Norfolk native sheds light on human trafficking

“Charlotte Salasky speaks about her experience as the Director of Anti-Trafficking Programs at the Somaly Mam Foundation, which works to combat the sex-trafficking industry.”

Imagine being 5 years old and living in extreme poverty – poverty so extreme that your loved one decides to sell you into sexual slavery for less than $10. Forced to work in a brothel along with other children, you are tortured and raped on a daily basis.

According to the United Nations Office on Drugs and Crime, this scenario – known as human trafficking – happens each day and affects nearly 2.5 million women and children all over the world.

Norfolk native Charlotte Salasky is helping to change that.

Shortly after graduating from the University of Virginia, Salasky, 25, moved to New York City to find meaningful work, preferably involving children. After spending time working as a waitress, Salasky came across The Somaly Mam Foundation.

The foundation was established in 2007 by Somaly Mam, a trafficking survivor and activist who was beaten and tortured while working as a sex slave in Cambodia. Based in New York, the foundation acts as a funding vehicle to support anti-trafficking organizations in the United States and abroad. It provides victims and survivors with a platform from which their voices can be heard around the world.

“When I heard her story, it was just unbelievable,” said Salasky, who is now a director of anti-trafficking programs with the foundation. “I knew I had to get involved.”

Fresh from a trip to Cambodia, where the sex slave industry is thriving, Salasky visited home this past weekend to speak to the community about her new position and how human trafficking is becoming a hot topic everyone should be aware of.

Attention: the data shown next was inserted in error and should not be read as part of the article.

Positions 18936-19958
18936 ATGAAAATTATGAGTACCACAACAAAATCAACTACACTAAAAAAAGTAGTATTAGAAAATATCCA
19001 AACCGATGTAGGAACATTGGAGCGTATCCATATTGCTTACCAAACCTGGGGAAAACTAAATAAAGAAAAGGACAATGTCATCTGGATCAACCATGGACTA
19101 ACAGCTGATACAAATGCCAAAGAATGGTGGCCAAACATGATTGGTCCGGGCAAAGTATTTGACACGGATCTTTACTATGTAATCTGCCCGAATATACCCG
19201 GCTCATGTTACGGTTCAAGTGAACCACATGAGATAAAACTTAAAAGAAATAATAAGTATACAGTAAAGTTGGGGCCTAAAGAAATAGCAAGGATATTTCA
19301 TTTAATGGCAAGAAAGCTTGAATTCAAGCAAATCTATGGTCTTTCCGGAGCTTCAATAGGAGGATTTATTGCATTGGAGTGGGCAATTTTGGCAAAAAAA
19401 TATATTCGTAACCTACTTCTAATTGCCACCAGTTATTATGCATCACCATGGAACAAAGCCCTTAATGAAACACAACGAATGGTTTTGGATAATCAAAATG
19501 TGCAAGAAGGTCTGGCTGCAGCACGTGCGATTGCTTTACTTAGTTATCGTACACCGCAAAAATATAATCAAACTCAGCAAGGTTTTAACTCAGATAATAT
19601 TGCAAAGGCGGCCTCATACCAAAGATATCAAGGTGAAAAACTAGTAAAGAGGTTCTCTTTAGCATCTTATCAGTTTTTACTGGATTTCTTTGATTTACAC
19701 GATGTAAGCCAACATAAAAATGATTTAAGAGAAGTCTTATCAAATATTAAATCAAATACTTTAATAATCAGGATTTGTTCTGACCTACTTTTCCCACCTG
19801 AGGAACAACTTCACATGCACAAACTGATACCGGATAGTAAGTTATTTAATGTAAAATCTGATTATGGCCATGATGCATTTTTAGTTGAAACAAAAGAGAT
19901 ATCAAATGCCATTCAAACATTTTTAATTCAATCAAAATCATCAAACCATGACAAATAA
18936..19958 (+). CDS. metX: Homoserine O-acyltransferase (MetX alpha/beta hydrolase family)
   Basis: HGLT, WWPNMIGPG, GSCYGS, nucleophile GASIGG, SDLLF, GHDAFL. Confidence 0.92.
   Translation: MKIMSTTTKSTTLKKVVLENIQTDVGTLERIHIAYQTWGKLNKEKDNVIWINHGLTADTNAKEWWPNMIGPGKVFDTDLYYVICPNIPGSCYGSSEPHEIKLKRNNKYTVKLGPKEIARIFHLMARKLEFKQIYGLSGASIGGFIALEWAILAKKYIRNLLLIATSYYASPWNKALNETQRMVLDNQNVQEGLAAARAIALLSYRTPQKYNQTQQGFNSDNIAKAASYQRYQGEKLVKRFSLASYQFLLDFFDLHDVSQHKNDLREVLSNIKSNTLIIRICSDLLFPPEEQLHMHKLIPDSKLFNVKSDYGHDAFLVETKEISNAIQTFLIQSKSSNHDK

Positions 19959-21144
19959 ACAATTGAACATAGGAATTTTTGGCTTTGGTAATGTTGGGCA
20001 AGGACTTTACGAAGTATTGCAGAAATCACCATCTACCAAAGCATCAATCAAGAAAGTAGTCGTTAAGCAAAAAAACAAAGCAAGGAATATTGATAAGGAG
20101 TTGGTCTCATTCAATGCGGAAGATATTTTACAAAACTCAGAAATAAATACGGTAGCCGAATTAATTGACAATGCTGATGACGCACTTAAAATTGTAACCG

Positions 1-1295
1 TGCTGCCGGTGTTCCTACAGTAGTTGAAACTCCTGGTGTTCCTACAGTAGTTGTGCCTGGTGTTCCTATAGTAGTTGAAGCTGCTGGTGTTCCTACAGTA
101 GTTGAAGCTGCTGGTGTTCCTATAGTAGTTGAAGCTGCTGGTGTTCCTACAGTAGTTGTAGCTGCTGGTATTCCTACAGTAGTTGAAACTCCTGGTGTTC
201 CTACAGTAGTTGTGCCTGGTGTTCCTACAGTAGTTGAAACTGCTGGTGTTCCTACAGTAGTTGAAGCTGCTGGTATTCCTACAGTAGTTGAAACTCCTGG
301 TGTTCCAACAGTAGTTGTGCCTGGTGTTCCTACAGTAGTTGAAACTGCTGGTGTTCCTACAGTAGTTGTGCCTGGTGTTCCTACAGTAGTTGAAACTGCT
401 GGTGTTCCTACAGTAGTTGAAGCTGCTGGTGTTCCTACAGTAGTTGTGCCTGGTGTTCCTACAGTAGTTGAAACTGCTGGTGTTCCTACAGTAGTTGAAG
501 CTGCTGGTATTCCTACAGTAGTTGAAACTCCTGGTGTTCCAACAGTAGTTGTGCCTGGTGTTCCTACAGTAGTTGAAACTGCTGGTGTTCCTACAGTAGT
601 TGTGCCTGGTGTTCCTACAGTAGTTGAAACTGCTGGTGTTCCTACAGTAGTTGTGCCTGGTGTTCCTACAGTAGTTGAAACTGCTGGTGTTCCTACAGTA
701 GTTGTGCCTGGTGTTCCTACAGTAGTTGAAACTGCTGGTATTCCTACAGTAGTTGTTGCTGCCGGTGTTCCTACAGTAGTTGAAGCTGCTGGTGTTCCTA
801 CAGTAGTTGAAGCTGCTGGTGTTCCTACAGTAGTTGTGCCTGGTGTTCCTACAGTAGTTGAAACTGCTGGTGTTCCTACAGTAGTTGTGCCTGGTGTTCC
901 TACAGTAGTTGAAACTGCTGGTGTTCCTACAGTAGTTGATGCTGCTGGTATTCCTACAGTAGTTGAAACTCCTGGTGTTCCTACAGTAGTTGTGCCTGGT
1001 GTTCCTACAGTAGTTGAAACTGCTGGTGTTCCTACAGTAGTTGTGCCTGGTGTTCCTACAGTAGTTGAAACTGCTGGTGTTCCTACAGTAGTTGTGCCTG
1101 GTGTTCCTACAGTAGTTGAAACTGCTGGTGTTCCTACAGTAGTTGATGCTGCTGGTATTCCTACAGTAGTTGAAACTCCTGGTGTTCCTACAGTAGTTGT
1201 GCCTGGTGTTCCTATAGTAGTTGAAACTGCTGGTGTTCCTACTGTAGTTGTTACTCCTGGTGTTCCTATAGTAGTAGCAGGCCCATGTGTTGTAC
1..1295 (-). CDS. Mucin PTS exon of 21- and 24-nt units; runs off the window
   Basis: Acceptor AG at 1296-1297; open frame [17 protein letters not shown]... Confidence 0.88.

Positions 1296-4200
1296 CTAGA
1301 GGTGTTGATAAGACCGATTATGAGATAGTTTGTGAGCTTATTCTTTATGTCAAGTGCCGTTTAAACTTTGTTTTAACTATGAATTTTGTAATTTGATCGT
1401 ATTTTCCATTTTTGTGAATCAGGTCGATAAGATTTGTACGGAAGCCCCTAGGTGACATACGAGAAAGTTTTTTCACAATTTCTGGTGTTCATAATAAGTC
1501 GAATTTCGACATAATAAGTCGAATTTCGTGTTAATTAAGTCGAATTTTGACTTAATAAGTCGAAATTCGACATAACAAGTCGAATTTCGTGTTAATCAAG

“A few years ago, nobody really gave this topic that much thought,” Salasky said Sunday afternoon in Virginia Beach. “They would say, ‘This is a problem, but it’s only happening abroad.’ The fact is that thousands of people are trafficked into the United States each year and thousands of children are being sexually abused.”

The Somaly Mam Foundation works with other organizations that rescue victims and provide them with food, shelter, and medical and psychological care, Salasky said. More than 5,000 people worldwide have been rescued as a direct result of the foundation, she said.

After being rescued and taken to a recovery shelter, Salasky makes sure the survivors have the programs and support they need to successfully transition back into society.

With money raised by the foundation, the shelters are given grants to help take care of any medical attention they need and train survivors with vocational skills needed to obtain jobs in fields such as hair styling or tailoring, Salasky said.

Salasky wants others to realize that human trafficking is happening in our own backyard, and the community can help prevent it.

“It’s happening in Virginia, and it’s happening all over the U.S.,” Salasky said. “It could be any one of our sisters, brothers or children.”

If anyone is aware of human trafficking in their area, they should first notify the authorities. Then, Salasky encourages them to send caution e-mails to family and send a letter to their local representative and “make this a priority for policymakers in the United States.”



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